(DFW-STYLE INTERPOLATION, THOUGH REALLY IT’S MORE OF AN ASIDE: I am currently reading Black English, an old book from ‘72 explaining why it's completely wrong to assume that standard Black dialect is basically just a version of Standard White/Written English with all the grammar removed. I will admit that even though the linguist in me has long prodded me to say thingsike “Black English isn't wrong, it's’s just different," the former was more or less in fact my underlying attitude. That is, if I had heard the phrases "I done go," I done gone” “I done went," "I done been gone," or "I been done gone," I would havand assumed the speaker meant “I went," but didn't know how to properly express verb tense and aspect. But apparently, if you know how to decode them, such sentences actually contain information about the act in question - in some cases, even, informaton that Standard White/Written English tends to leave out. There’s even a difference between "he sick" and "he be sick," both of which I would have assumed were simple cases of deciding to leave the copula uncojugated or even out in order to simplify thtence and get rid of redundancy. END INTERPOLATION)

, do a bit of extra planning for camp classes, run around Seoul with the other camp teachers (material for a future post), meet a few old friends living in the area, keep studying Chinese character, and worry about my new job, though by all accounts it ought to run smoothly.

Kkeut!

8 comments:

Jamal said...

Sounds like a great gig, you fauxgabond. When do you start? And why can't you leave the country during your 4-5 month break? Aside: Have you been convinced by the book about "black English?" I am no linguist, but my inclination is that standard English (which I won't call white English) is better, i.e. clearer, more exact, and consistent. I can see how seducing it would be to claim the opposite, but I remain dubious. Thoughts?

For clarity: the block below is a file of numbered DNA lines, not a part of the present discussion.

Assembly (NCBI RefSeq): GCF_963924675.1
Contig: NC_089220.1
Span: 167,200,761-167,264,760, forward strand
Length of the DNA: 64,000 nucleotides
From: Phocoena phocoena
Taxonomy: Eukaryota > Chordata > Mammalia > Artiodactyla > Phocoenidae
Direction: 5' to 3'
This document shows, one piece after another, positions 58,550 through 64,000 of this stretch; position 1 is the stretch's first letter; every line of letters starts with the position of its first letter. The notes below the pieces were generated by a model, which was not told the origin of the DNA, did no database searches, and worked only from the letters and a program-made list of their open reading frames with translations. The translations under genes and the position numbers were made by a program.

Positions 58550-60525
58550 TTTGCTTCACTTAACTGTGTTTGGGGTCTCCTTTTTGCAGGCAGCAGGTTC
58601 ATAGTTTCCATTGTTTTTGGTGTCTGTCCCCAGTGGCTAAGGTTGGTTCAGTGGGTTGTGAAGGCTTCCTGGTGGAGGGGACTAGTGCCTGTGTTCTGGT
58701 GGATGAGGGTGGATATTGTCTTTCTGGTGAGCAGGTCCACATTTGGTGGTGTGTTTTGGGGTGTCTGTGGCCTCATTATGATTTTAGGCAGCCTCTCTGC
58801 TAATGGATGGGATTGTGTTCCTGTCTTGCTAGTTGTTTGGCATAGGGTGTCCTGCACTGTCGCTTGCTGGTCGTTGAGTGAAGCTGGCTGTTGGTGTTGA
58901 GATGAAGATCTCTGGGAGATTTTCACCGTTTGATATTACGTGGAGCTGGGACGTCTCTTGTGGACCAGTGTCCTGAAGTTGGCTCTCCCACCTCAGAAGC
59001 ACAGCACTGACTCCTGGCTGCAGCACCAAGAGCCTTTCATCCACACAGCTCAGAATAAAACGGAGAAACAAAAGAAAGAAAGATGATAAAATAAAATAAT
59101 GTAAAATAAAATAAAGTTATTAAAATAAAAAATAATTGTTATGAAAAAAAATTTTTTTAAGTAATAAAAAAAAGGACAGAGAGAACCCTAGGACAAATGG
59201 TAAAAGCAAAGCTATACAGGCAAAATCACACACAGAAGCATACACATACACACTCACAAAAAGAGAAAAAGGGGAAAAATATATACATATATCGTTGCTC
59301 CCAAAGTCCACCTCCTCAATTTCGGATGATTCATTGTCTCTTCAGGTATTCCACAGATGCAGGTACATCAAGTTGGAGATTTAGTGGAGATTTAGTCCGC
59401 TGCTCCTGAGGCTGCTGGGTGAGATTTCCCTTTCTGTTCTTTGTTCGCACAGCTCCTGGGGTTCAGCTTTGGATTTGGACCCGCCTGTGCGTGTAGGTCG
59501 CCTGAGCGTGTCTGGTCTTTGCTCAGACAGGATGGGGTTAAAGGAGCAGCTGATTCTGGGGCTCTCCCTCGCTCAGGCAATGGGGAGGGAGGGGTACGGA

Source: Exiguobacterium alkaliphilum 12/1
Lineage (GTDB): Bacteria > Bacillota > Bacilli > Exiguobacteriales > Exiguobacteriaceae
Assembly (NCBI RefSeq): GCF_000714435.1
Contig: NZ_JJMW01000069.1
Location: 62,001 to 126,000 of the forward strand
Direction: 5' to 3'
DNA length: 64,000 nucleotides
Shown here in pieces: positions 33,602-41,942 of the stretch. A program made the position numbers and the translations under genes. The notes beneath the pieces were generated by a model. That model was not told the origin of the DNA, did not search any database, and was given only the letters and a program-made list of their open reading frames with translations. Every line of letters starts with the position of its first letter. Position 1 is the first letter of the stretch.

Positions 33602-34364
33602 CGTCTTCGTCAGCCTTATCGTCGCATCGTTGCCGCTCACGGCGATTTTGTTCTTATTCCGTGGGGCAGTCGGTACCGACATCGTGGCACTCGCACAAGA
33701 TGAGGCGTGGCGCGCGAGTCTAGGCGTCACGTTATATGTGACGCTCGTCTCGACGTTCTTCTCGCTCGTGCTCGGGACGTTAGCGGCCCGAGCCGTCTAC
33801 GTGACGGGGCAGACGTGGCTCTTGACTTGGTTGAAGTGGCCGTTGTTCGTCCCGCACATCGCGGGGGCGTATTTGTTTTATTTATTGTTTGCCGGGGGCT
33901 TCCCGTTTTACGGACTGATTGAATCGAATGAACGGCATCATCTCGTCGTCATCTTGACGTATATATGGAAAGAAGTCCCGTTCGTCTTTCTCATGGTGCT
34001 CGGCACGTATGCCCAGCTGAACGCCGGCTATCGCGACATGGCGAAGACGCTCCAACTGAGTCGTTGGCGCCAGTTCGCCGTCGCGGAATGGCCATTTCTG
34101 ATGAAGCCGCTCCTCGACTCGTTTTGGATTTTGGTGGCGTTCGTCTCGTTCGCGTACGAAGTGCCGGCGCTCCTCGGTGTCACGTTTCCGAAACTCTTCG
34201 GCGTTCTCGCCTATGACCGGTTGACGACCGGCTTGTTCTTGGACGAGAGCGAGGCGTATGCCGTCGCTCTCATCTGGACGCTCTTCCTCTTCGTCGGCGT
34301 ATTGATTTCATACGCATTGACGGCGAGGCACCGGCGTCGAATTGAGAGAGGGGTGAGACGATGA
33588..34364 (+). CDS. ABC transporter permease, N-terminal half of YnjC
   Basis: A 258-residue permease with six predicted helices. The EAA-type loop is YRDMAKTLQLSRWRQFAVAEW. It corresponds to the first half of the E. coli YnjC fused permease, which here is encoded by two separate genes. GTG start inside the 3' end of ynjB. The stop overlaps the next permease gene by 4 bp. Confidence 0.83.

Mike said...

Whether or not I'm "convinced" by the book is an interesting question.

I see your point about how some might find the claim seductive, but obviously it's also seductive to claim that the dialect you personally speak is "better" in whatever way. Judging by the number of people subscribing to it, it would seem that the latter is the more seductive of the two.

Anyway, as I said earlier, I am in the position never having even entertained the thought that black English could be different from Standard Written English in consistent and meaningful ways, except so far as phonetics is concerned. I am assuming you are mostly in the same position. To me this means that I should be prepared to accept the conclusions of anyone who does some (apparently) serious research in the subject.

If you're asking what kind of evidence the guy is able to marshall, then the answer is that he recorded speakers of black english in certain situations and after certain prompts to see what kind of statements people make and how they modify them, whether to change the tense or to negate them or make them interrogatives. The author says that the language is consistent. I don't know if you'll find that convincing, but I find it more convincing than any "inclination" in the mind of someone who hasn't given serious attention to the issue. I suppose there are always questions about authority and trusting authors, but nothing specific in the book jumps out to tell me that he's not a good source.

Then there's also the point that linguists often make, which you may doubt, that there aren't any languages which are unclear, less than exact, or inconsistent, as long as you're talking about the perceptions and abilities of native speakers. Everyone, barring extreme cases of retardation and such, becomes completely fluent in the language of his/her family and/or peer group and finds it adequate for expressing himself and describing his environment. Actually most probably come feel in the end that it expresses their world better than any other language would (which I doubt is true, for the record).

Uh, gotta go. Not sure if I was done. Thoughts?

Discomfort => Disregard said...